New Affordable Houses – things are moving forward in Flushing
The news that a Pre-application has been made to Cornwall Council’s Planning Department for affordable housing on a site on the edge of Flushing is good news. The site – known as Tregew Meadows 2 as it is an extension of the successful Tregew Meadows development of ten houses – sits in the valley at the entrance to the village.
The Tregew Meadows 2 site came top as the public’s preferred area for development on the edge of Flushing in the NDP’s public consultation exercise and was included in the NDP document which you have recently seen and which was approved of by around 90% of respondents.
So, the NDP process is working, reflecting your wishes.
The developer is Cornwall Housing Limited, an arms-length body of Cornwall Council, and their initial proposal is for 13 houses which, according to a recent statement by Sam Irving would be a 70/30 split of affordable rent and shared ownership.
Normally, a pre-application such as this goes through the Planning Department (or not) without any public intervention but things are changing. Cornwall Council has agreed a new process for developments like this which involves public engagement led by the Local Council at pre-application stage. We therefore get an early chance to influence the nature of the development.
It is good to see that Mylor Parish Council is soon to run such a process on 7th December at 6pm even if, thanks to Covid 19 we cannot meet in person and the pre-application may have been formally decided by then. They will pass on your comments to the Planners.
Indeed, a representative of Cornwall Housing will attend the Zoom meeting so you can discuss things with the developer in person.
It is important that we all have our say, however. We all know of cases where developers put up initial ideas, get them approved and when someone says later ‘Hey what about …’ the architects claim that it is too expensive to change the plans … and the Planners have no mechanism for insisting. The earlier we make comments, the more likely they are to feature in the later plans.
So, what are some of the questions you might ask?
Is the number of houses right? The NDP suggested that we should be aiming for around 12 houses in Flushing over the next ten years and so a figure of 13 looks about right. But could more be added or might that damage the look and feel of the new development. No one wants a cramped estate on such a visually significant site. Or should there be fewer?
Is the mix of housing right? The NDP recommended that new developments should have a mix of housing and, in line with Cornwall Council’s own policy, that estates should have a mix of 70% affordable rent to 30% shared ownership so that people can start to own a part of their own homes. Is this right or should exceptions be made? Why?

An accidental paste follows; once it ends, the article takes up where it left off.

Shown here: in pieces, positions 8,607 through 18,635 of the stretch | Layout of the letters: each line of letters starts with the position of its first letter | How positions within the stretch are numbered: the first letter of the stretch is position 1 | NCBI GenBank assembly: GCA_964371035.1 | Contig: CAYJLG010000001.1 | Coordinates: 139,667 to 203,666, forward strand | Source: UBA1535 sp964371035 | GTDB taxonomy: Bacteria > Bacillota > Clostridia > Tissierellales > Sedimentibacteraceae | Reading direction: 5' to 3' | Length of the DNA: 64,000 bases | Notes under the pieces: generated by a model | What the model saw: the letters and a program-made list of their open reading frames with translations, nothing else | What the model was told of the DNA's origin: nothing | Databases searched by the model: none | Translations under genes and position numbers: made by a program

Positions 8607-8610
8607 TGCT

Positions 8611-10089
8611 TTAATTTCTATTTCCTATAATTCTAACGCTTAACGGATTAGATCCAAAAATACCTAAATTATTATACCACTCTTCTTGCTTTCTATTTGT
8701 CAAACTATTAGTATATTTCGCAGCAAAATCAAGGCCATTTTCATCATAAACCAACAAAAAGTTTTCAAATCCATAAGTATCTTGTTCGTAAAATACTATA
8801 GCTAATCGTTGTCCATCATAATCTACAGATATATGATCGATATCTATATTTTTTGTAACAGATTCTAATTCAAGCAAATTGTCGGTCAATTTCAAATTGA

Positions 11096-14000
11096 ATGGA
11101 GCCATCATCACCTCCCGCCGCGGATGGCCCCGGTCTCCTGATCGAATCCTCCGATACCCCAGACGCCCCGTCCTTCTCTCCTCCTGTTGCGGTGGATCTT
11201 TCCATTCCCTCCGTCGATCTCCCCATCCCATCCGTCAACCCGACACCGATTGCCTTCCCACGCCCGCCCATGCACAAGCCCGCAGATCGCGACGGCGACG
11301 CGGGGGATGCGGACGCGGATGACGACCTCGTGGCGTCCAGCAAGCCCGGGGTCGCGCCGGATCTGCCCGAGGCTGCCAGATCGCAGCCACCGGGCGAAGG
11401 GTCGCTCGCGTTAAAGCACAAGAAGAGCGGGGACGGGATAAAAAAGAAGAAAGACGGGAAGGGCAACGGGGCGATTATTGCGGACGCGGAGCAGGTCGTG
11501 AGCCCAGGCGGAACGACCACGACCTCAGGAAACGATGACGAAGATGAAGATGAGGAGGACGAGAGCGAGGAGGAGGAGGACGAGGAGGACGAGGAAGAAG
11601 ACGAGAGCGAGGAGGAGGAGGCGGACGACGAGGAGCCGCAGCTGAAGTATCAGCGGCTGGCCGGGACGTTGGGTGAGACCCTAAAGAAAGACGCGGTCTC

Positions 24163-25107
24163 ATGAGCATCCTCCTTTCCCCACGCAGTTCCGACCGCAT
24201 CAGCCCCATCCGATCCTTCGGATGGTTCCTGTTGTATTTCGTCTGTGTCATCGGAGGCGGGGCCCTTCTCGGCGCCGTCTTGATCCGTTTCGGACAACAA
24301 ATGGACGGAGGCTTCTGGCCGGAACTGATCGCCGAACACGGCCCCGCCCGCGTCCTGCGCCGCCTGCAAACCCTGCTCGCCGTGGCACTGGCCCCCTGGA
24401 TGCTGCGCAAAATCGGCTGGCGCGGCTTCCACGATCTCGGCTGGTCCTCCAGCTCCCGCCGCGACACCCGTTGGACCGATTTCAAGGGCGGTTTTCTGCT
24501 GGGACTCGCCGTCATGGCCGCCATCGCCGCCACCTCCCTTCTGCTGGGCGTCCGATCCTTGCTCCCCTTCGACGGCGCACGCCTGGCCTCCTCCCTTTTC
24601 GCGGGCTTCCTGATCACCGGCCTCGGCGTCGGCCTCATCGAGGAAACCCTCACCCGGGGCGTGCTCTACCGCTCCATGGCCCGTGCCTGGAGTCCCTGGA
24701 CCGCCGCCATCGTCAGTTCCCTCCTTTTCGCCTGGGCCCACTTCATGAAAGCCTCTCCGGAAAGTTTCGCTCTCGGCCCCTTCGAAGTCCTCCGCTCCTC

The present scheme is very outline but its shows 4 x 1 bedroom flats; 2 x 1 bedroom bungalows; 4 x 2 bedroom houses and 3 x 3 bedroom houses. Is this what is needed?
Some people already living in Tregew Meadows are known to be looking for larger houses, their families having grown since they moved in. Should the new development offer more larger ‘moving-on’ houses – e.g. with 4 bedrooms – releasing the existing houses for those who do not need so many bedrooms?
Any new occupants would of course have to meet the ‘local connection’ criteria, meaning that priority would be given to those with a connection to the parish.
Can the school and local facilities cope? The answer to these questions is quite probably ‘yes’ but, during the NDP consultation process, many people said ‘no more housing until we are sure that the infrastructure can cope’. Are we sure we know the real answers and not just the answers we want to hear?
There are then questions about the quality of housing and sustainability. Tregew Meadows 1 set a high standard. How can we ensure that the extension meets the same levels of quality and fits in effectively.
An earlier comment assured us that all the houses would have solar panels to minimise their energy needs. Is this desirable or necessary and should it be a condition of planning permission?
What are the transport and pedestrian links? The NDP emphasised that any development in the villages should be pedestrian porous and should cater for future needs. Can we ensure that there is a pedestrian/cycle link to St Peter’s Road so that people do not have to go down and up hill again?
Should we ensure that the road leaves a dead end in case of future expansion into another area of the valley as was done with Tregew Meadows 1?
What about spaces for recreation and wildlife? Will children only be able to play on hard surfaces or can we ensure that there is an outdoor green space? And can we ensure that existing trees and hedges are maintained to allow wildlife to continue to make use of them?
The NDP document has a Design Annex which suggests some of the answers to these questions. Although the document is not formally part of planning law yet – that may be nearly a year off – can we ensure that the principles contained in the document apply to this development?
Lastly, some people see a consultation process like this as a risk, or of evidence that those promoting it are against the development. Neither is true. Adding in a consultation does not delay things by much – a few weeks at the most – but it does allow the community to have its say and thus makes the development better quality, more suited to the needs of the community and more acceptable all round. That is surely an end worth fighting for.
We encourage you to have your say.
Details of how to join the meeting will be publicised nearer the time.
The NDP Housing Group